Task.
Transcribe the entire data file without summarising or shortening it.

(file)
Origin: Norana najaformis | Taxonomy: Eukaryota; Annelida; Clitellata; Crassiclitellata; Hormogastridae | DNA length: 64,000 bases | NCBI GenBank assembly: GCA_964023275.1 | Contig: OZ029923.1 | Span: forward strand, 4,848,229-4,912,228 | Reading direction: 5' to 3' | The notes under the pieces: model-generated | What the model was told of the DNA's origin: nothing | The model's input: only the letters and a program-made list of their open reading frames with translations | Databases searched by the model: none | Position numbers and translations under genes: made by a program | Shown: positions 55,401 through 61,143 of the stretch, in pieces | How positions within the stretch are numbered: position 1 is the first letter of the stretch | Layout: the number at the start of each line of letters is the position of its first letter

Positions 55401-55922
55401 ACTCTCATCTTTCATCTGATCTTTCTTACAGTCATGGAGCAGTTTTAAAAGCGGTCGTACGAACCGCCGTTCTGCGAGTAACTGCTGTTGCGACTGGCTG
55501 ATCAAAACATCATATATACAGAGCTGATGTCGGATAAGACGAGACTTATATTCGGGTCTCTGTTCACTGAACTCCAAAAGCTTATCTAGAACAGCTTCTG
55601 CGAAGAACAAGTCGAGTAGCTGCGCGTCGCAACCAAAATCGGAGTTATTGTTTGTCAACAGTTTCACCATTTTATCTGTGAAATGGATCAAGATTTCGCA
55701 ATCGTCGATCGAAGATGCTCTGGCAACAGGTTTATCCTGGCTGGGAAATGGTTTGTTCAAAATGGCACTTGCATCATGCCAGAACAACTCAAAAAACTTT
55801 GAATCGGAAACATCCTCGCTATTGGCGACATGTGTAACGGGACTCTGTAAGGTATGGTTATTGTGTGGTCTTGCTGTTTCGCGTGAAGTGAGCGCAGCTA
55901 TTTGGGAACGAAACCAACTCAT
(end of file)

Origin: Norana najaformis | Taxonomy: Eukaryota; Annelida; Clitellata; Crassiclitellata; Hormogastridae | DNA length: 64,000 bases | NCBI GenBank assembly: GCA_964023275.1 | Contig: OZ029923.1 | Span: forward strand, 4,848,229-4,912,228 | Reading direction: 5' to 3' | The notes under the pieces: model-generated | What the model was told of the DNA's origin: nothing | The model's input: only the letters and a program-made list of their open reading frames with translations | Databases searched by the model: none | Position numbers and translations under genes: made by a program | Shown: positions 55,401 through 61,143 of the stretch, in pieces | How positions within the stretch are numbered: position 1 is the first letter of the stretch | Layout: the number at the start of each line of letters is the position of its first letter

Positions 55401-55922
55401 ACTCTCATCTTTCATCTGATCTTTCTTACAGTCATGGAGCAGTTTTAAAAGCGGTCGTACGAACCGCCGTTCTGCGAGTAACTGCTGTTGCGACTGGCTG
55501 ATCAAAACATCATATATACAGAGCTGATGTCGGATAAGACGAGACTTATATTCGGGTCTCTGTTCACTGAACTCCAAAAGCTTATCTAGAACAGCTTCTG
55601 CGAAGAACAAGTCGAGTAGCTGCGCGTCGCAACCAAAATCGGAGTTATTGTTTGTCAACAGTTTCACCATTTTATCTGTGAAATGGATCAAGATTTCGCA
55701 ATCGTCGATCGAAGATGCTCTGGCAACAGGTTTATCCTGGCTGGGAAATGGTTTGTTCAAAATGGCACTTGCATCATGCCAGAACAACTCAAAAAACTTT
55801 GAATCGGAAACATCCTCGCTATTGGCGACATGTGTAACGGGACTCTGTAAGGTATGGTTATTGTGTGGTCTTGCTGTTTCGCGTGAAGTGAGCGCAGCTA
55901 TTTGGGAACGAAACCAACTCAT